Archive for the ‘quality control’ tag
uSamp’s CEO, Matt Dusig recently shared his entrepreneurial path with Sramana Mitra, founder of the One Million by One Million global initiative aimed at helping a million entrepreneurs to reach a million dollars each in annual revenue and beyond by 2020.
The case study can be accessed in its seven-part entirety on Sramana’s blog.
Fall 2011 marked uSamp’s foray into the market research blogosphere. The Greenbook Blog, Next Gen Market Research, Innovation Evolved, Research Access, Love Stats, Forrester, MRGA’s Social Advisory…you’ve certainly inspired and set the industry standards high! We wanted engage in the dialogue that is central to our field of work. We wanted to join in on the debates around DIY, gamification, privacy, sample quality, and consumer insight. It has been our objective to add value to a space already a-buzz with information.
uSamp is comprised of thought-leaders both wizened MR folks, and young innovative minds. We will continue tapping the intel we have inside in hopes that we can provide a feisty debate, a helpful take-away, a peek into how we work, even just a chuckle or two. We pride ourselves on transparency, and will continue to develop our blog to foster an open, intelligent and colorful community. We hope that you have enjoyed uSamp’s perspective thus far, as we will continue ramping it up in the new year.
To close out 2011, we decide to bring back some of the greatest hits from our freshman album. Without further ado, we invite you to revisit the following posts:
- The envelope pusher, cheekily titled: Does Size Matter?
- The European perspective, courtesy of London’s own Ben Leet: 2012 EU Forecast
- The standard seeker: Online Sample Quality
- The panel-whisperer: Sensitivity to Sample
As always, we encourage your feedback and live for your ideas. Thanks for a terrific 2011, and here’s to lots of discussion and insight in the new year!
by Scott Weinberg, Director, Enterprise Hosted Technology, uSamp
Scott resides in Minneapolis, MN and joined uSamp in February 2011. Scott is active with the Market Research Association (MRA) and is the President-Elect of the MN / Upper Midwest MRA chapter. He has spent the majority of his career in the Market Research industry, starting as a project manager on the supplier side, eventually moving into turnkey project design, before spending the last several years focused on online panels and in particular emerging panel management technologies. Scott earned an M.S. in Industrial/Organizational Psychology from the University of Wisconsin and is on Twitter @ScottWeinberg and LinkedIn.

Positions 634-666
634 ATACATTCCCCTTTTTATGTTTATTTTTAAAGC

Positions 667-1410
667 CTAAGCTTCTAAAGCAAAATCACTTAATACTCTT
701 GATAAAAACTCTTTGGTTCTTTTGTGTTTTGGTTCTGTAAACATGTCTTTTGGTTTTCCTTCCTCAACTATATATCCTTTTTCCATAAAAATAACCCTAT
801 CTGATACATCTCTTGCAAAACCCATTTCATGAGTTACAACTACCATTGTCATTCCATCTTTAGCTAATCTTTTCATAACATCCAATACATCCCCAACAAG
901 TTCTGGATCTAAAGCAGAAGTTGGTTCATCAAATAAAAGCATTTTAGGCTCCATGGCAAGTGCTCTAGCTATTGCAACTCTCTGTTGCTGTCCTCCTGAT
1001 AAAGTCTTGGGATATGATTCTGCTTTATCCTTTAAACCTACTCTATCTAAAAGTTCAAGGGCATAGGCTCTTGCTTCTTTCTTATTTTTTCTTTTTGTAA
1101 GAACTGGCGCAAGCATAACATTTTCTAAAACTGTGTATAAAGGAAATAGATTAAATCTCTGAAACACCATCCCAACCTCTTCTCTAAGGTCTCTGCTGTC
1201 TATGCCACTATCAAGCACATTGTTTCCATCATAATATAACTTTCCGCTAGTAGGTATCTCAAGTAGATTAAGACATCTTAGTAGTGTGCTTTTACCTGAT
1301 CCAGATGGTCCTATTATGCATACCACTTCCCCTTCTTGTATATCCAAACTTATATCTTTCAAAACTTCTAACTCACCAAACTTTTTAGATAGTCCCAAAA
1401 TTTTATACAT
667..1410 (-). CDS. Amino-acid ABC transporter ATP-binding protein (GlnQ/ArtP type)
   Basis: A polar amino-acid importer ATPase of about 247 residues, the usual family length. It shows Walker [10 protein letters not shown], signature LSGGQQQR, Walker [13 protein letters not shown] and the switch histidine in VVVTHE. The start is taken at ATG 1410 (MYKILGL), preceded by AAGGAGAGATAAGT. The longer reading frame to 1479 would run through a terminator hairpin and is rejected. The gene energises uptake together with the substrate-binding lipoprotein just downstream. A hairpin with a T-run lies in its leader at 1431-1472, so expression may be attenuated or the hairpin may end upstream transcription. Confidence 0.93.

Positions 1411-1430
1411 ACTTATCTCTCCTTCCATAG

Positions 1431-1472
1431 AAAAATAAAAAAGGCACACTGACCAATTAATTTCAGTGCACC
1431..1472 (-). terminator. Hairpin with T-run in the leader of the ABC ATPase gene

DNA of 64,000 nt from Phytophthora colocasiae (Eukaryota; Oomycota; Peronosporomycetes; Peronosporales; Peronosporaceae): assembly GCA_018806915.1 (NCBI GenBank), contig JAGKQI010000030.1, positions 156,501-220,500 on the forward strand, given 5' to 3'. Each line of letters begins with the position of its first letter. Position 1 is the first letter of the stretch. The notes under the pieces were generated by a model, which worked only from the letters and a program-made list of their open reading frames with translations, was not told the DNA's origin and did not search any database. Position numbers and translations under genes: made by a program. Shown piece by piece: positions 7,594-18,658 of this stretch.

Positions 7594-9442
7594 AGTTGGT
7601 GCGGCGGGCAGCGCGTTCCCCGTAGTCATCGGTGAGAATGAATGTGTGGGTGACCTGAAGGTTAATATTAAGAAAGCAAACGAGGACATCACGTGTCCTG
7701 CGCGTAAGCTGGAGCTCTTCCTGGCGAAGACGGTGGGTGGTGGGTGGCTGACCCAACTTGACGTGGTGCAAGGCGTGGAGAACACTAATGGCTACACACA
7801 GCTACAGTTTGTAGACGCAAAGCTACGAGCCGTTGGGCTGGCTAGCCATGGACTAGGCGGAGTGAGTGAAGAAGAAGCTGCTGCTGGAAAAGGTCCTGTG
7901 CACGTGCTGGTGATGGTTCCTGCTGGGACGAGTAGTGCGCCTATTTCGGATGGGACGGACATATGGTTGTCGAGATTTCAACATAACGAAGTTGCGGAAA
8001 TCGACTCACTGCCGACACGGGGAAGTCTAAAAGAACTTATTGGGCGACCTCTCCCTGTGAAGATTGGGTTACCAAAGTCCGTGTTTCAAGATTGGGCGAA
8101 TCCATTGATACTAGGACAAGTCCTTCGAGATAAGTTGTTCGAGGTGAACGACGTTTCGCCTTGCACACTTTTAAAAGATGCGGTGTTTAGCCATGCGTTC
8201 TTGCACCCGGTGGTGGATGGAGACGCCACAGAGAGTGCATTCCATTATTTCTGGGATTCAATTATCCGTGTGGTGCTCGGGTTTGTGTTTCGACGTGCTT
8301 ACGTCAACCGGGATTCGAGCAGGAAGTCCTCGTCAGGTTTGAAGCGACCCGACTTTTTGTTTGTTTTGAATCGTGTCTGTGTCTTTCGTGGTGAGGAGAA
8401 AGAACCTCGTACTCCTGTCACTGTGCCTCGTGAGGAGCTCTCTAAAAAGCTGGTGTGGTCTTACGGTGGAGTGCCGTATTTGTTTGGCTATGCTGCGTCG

Over the past 15 years in the Market Research industry, I’ve had the opportunity to work with companies to develop and implement strategies for organizing their customer feedback efforts. During this time, I’ve noticed two prevailing technology acquisition themes:
The first acquisition theme is the approach that results in a fragmented, piece-meal process that relies on a ‘blended’ supplier approach. On first blush, the blended approach seems reasonable, and financially sound. Specifically, in this scenario, different supporting technologies (i.e. survey program, reporting program, analytical application, panel management program) are each vetted and acquired independently.
by Matt Dusig, co-founder & CEO
We, as consumers, are in an age of unlimited exposure. For efficiency’s sake, we agree to terms and conditions without bothering to scroll through 53 pages of stipulations. We volunteer credit-card information and secret passwords without second thought. We are at a crossroads where data mining can be beneficial or detrimental. The more information we give up about ourselves, the better our browsing experience. But at the same time, we often forget about the digital footprint left behind that can be manipulated if it falls into the wrong hands.
I am often reluctant to give 100% accurate information when registering for a website. When prompted to fill out my date of birth on non-legal sites, I’ll state the proper year but a different month and day so that I don’t compromise my privacy. It’s a scary world with all of the data leaks of major corporations, and I am hesitant to trust an unknown source with personal details. I can’t be the only person who feels this way, can I?
by Matt Dusig, co-founder & CEO
I recently attended a session on online panel quality at the ESOMAR Congress in Amsterdam. The discussion, led by a panel of experts, digressed from quality to privacy, and I found myself wondering why price, a critical factor that affects online panel quality, was omitted from the debate.
In my previous blog post on sample quality, I emphasized the importance of viewing sample frames as groups of real people. I also suggested that the pricing model for sample should shift from strictly cost-per-complete-based pricing to cost-per-finish pricing.. This model would allow invited respondents to always be rewarded for their time spent attempting or completing surveys.
Why am I so passionate about price point? I believe the MR industry is in danger of putting a tourniquet around the supply side of our business. Many market research companies are being continuously pressured to provide the highest quality service at lower prices. Consequently, as pricing pressure occurs, it squeezes the cost that sample suppliers can charge, and creates bidding scenarios where the lowest price wins. The challenge: Most research firms want attentive, thoughtful answers (quality sample), but many internal research teams ordering sample are rewarded for obtaining the lowest-cost sample.